At the 2016 Democratic presidential debate in Miami, Univision’s Jorge Ramos had to browbeat Hillary Clinton into promising not to deport children. Children who were “already here,” she clarified. Children who were already here and who weren’t “violent criminals, terrorists.” Clinton would “prioritize who would be deported”—that much was clear. “I do not want to deport family members, either,” she said, and once Congress finally got around to comprehensive immigration reform, President Clinton wouldn’t have to. In the meantime, the former secretary of state urged legislators to get behind Vice President Joe Biden’s Plan for Central America, modeled after the bipartisan Plan Colombia aid package he had passed under Clinton’s husband. The idea, Clinton said, was to “change the culture of criminality and violence” that was forcing the United States to deport so many children in the first place.
Bernie Sanders was called to answer for Latin America, too—or rather, this being Miami, for what one moderator described as the “open wounds among some exiles regarding socialism and communism.” She confronted him with a 1985 interview clip, in which the Burlington mayor praised Cuban literacy programs. “Cuba is, of course, an authoritarian, undemocratic country,” Sanders told the audience. But “it would be wrong not to state that in Cuba they have made some good advances in health care.” Regardless, the “key issue here,” in 1985, had been “whether the United States should go around overthrowing small Latin American countries.”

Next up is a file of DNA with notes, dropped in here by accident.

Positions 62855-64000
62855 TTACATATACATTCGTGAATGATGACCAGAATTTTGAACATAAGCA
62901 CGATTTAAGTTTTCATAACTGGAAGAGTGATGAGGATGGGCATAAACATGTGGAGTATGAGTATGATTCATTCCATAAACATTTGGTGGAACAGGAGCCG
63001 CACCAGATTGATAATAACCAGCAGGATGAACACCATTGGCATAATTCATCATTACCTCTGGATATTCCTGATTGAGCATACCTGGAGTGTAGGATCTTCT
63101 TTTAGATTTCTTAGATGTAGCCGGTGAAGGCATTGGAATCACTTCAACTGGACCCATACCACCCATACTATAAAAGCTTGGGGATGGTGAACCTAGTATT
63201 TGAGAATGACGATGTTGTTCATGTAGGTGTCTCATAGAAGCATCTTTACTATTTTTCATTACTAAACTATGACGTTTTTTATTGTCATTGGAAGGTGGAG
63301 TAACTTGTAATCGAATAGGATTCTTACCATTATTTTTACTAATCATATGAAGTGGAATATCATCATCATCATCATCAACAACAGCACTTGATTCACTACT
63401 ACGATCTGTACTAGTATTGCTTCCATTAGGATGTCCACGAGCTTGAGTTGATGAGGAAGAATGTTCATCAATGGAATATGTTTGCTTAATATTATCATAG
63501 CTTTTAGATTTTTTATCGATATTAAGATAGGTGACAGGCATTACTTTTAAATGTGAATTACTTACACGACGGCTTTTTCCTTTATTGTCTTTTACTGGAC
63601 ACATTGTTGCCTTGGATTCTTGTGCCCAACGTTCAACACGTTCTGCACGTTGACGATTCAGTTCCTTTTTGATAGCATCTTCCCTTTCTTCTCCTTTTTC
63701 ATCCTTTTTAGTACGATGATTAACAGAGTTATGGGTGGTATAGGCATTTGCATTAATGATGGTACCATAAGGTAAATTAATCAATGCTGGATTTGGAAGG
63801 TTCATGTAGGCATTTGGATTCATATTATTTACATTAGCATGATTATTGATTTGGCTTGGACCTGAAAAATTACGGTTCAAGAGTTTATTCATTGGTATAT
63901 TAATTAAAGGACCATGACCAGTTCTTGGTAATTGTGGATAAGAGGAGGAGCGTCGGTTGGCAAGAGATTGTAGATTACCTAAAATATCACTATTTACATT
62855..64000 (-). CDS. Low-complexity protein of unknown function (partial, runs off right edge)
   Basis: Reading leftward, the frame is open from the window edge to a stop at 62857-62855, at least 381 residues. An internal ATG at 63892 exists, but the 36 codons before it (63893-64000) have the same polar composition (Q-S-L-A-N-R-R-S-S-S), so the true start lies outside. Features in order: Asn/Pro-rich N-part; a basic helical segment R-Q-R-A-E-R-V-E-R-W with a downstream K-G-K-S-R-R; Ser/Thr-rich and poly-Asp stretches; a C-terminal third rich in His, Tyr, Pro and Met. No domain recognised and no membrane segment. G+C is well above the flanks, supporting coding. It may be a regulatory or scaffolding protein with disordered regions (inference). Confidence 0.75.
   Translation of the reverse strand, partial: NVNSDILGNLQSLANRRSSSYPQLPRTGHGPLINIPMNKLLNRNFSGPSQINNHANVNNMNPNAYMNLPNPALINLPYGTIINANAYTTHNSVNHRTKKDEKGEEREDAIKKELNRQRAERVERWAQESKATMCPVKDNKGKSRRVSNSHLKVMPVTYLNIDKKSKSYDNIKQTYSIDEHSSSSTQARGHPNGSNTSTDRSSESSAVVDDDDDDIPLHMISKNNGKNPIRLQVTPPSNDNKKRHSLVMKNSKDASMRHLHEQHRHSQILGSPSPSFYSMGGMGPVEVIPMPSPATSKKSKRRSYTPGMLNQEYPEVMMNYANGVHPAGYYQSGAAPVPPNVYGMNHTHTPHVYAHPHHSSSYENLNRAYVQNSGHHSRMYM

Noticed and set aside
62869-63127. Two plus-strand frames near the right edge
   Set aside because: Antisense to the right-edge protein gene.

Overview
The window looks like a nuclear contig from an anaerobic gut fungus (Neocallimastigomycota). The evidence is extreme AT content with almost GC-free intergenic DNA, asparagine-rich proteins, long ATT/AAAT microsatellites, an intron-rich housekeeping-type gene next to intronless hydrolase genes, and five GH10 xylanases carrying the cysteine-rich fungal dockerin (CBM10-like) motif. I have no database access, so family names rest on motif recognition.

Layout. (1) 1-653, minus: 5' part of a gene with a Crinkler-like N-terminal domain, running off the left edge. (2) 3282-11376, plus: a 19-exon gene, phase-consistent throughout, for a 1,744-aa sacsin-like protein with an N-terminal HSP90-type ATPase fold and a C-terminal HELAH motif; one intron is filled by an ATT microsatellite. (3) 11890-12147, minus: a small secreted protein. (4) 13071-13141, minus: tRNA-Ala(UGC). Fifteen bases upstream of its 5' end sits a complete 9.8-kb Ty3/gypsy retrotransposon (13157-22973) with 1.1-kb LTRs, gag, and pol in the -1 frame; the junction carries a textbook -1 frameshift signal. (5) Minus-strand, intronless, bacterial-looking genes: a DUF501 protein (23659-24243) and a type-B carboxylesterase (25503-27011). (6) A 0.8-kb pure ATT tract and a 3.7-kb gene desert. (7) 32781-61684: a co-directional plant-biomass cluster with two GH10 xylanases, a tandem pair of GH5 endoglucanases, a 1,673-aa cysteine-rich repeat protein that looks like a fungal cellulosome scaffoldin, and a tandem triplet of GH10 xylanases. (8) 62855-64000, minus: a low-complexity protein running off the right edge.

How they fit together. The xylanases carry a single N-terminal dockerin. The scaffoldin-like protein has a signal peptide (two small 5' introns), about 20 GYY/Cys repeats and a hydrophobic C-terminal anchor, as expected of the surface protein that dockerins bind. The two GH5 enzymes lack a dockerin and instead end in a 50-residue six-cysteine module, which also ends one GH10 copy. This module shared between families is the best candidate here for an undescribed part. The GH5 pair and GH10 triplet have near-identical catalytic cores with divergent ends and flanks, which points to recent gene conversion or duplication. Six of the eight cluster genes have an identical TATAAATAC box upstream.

Sanders got so worked up over Henry Kissinger and the demise of Salvador Allende that he neglected to address the coup Clinton herself had presided over in Honduras in 2009.
Clinton couldn’t disagree more. She got through a question about Puerto Rico’s catastrophic colonial debt, then returned to the key issue here, in Miami. “If the values are that you oppress people, you disappear people, you imprison people or even kill people for expressing their opinions,” she said, “that is not the kind of revolution of values that I ever want to see anywhere.” Sanders couldn’t have known that Barack Obama would soon share firsthand appreciation for what he described as Cuba’s “enormous achievements in education and health care.” But he might at least have pointed out, as Obama did during his 2008 campaign, that the most depraved black site of forced disappearance, imprisonment, and death on the besieged island was occupied by the U.S. military.